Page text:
Steve Reddy is a structural geologist and geochronologist with research interests spanning large-scale tectonics to nanoscale material transfer processes. His expertise lies in the advanced characterization of geological materials, particularly high spatial resolution microstructural and microchemical analyses. This research has involved innovative integration of analytical techniques to understand material transfer processes. He pioneered the quantitative microstructural characterization of accessory phases by electron backscatter diffraction (EBSD) and the integration of EBSD with high-spatial resolution geochemistry and geochronology in major and accessory phases. This has led to new ways of dating crustal deformation and the timing of meteorite impacts. He is currently working on the distribution and redistribution of trace elements in ore minerals and the how this knowledge may be used as to find giant ore deposits and improve the efficiency of precious metal extraction. He is currently the Science Leader of the Geoscience Atom Probe, an initiative to develop the geological applications of atom probe microscopy. In this area, he has been investigating the nanoscale characterisation of mineral deformation by the innovative integration of transmission EBSD and atom probe tomography. This work is leading to a new understanding of elemental transport via mineral defects during deformation.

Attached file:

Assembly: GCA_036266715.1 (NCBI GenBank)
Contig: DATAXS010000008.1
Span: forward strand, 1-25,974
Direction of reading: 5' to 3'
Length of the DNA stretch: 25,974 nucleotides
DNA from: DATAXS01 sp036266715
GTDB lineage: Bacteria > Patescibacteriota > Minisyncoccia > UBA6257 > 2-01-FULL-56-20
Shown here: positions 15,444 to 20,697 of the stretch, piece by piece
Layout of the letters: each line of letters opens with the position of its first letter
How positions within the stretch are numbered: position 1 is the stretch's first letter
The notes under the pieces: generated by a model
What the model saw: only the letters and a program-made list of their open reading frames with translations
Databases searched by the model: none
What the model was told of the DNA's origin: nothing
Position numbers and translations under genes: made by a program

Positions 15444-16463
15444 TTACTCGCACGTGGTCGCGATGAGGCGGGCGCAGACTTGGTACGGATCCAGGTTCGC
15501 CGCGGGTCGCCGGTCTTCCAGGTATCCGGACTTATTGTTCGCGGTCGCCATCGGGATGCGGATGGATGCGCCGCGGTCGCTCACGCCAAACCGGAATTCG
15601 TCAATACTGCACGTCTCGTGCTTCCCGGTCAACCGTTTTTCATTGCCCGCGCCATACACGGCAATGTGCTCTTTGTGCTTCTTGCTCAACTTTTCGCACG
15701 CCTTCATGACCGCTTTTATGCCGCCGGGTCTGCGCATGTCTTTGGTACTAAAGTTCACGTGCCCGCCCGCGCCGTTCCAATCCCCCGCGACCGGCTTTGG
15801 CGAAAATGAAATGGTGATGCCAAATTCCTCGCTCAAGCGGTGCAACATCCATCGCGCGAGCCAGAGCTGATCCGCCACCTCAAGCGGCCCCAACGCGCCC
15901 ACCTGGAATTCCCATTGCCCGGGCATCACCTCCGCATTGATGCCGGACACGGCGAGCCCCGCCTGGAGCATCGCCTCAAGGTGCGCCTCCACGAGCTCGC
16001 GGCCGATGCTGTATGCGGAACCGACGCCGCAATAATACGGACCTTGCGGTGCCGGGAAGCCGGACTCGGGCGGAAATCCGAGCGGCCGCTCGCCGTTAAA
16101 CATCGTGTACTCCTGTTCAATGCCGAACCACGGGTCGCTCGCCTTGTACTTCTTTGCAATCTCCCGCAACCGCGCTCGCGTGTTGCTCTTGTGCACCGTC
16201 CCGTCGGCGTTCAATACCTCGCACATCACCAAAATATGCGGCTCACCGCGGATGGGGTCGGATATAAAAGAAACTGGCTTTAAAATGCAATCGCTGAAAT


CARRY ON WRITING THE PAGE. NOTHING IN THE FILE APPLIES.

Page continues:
Steve was awarded his PhD 25 years ago. From 1990-1993 he held an Open University research fellowship to integrate laser 40Ar/39Ar dating with microstructural characterization to better date rock deformation. Subsequent postdoc and lecturer positions at Liverpool University allowed him to develop these interests further, in particular the geological applications of EBSD. He moved to Curtin University in 1998, where he is still based, to take up a lectureship within the Tectonics Special Research Group.